© 2019, Wendy Mathias. All rights reserved.


  1. How interesting they shared the shoes! I'm sure these days it would be frowned on, but it seemed to work! Very interesting post about street cars and public transportation. Cool that you could trace your dad's route to the beach through Facebook of all things!

    So true public transportation used to be more available in years past so to speak. When we lived in Billings Montana (and it might have changed as we are gone 13 years) you could stand on any street corner that a bus ran by and they would stop and pick you up. They didn't have formal bus stops.

    Here in Phoenix we have the light rail and it gets mixed responses. People either like it or hate it. Businesses hate when it is being put in their area because with all the streets torn up it reduces business for them. Homeless people ride them all day long and then when the tracks are extended, it brings more homeless people into different areas that make people unhappy. jSo its a good thing but sometimes comes with associated problems.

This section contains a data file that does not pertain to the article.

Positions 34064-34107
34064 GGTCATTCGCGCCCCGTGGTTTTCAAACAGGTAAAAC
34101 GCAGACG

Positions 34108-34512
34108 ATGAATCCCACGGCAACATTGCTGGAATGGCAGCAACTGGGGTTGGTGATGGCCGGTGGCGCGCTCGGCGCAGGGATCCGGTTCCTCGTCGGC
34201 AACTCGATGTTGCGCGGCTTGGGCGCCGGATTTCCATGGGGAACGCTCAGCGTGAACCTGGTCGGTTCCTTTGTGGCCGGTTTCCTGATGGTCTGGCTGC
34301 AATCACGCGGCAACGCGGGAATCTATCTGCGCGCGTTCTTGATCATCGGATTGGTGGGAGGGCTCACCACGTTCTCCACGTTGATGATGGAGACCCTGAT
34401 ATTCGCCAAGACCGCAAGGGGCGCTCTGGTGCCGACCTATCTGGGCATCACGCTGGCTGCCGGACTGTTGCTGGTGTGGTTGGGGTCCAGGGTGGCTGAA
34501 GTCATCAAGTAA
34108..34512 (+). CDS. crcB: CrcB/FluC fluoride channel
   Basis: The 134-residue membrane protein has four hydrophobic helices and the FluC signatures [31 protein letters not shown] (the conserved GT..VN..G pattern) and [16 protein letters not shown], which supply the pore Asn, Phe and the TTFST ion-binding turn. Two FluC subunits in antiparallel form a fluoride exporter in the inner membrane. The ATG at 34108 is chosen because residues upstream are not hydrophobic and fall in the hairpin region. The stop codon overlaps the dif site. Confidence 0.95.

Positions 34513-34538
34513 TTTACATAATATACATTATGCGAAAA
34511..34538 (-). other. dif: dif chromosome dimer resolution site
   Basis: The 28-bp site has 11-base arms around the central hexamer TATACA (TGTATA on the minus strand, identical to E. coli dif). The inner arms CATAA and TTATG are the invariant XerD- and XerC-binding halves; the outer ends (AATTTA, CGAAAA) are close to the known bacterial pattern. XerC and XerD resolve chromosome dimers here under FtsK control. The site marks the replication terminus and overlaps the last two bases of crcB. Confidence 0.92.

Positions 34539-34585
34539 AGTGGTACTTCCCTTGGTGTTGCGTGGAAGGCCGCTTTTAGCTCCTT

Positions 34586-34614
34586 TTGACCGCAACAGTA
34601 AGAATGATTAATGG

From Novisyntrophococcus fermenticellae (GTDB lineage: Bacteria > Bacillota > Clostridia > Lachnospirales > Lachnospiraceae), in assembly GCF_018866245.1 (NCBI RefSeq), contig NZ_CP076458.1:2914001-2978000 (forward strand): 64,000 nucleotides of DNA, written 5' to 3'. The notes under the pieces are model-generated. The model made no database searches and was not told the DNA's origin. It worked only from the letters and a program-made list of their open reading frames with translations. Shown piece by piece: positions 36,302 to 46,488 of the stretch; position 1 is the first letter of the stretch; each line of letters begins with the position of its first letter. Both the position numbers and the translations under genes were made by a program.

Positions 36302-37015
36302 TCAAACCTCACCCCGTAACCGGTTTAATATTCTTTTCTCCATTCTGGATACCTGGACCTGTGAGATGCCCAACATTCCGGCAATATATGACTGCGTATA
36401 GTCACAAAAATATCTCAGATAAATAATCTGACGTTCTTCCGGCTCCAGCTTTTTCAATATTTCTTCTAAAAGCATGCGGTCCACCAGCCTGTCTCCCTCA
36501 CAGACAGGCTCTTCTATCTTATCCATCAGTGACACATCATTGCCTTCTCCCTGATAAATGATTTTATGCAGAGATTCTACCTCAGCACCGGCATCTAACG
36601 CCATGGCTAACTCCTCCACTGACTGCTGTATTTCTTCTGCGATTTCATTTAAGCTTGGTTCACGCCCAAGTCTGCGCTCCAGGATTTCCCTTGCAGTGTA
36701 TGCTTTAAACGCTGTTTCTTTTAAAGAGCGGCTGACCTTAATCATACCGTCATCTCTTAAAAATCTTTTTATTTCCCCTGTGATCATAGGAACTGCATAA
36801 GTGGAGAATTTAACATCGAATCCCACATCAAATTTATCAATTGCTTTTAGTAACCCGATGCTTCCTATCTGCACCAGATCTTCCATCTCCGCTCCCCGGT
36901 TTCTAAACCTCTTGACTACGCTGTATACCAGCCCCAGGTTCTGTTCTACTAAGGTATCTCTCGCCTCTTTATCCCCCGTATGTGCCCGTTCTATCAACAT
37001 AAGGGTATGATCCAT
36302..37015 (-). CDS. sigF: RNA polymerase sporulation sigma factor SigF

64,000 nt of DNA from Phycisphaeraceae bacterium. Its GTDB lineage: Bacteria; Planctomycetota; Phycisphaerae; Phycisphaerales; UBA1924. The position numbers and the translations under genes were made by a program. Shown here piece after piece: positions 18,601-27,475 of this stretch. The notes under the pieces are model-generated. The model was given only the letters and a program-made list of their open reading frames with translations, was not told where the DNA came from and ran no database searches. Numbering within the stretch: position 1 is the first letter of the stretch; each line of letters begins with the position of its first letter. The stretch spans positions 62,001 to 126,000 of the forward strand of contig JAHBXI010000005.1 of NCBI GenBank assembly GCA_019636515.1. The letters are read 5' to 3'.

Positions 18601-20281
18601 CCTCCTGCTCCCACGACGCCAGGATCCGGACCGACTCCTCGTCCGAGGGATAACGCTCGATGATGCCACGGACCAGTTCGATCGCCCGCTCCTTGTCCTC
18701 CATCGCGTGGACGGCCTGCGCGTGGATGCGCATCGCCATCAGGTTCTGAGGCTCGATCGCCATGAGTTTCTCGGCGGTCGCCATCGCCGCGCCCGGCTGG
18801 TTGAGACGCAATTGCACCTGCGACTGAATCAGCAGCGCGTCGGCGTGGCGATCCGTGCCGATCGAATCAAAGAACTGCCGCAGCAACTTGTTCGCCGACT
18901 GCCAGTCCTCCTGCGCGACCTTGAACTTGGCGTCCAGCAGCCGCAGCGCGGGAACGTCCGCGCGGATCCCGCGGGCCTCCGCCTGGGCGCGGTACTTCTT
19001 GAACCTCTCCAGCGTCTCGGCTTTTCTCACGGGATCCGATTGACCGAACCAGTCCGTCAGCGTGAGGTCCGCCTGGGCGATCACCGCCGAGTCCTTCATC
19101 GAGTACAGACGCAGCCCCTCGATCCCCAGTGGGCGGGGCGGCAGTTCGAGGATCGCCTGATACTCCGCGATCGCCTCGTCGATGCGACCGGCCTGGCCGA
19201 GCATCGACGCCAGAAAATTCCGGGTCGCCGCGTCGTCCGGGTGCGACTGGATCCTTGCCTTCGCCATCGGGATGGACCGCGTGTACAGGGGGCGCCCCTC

2. Oh my, I forget how interesting and wonderful these posts can be, and so much to learn about our past. I am a true street car fan and when I get a chance to ride one I do! Thanks Wendy, I really enjoyed this!

  3. I second what others are saying...this was a most enjoyable post...great pics of those old street cars, and the story about the rascals greasing the tracks is funny...as well as the one about your dad's team's shoes. Thanks for an entertaining (and somewhat educational) post!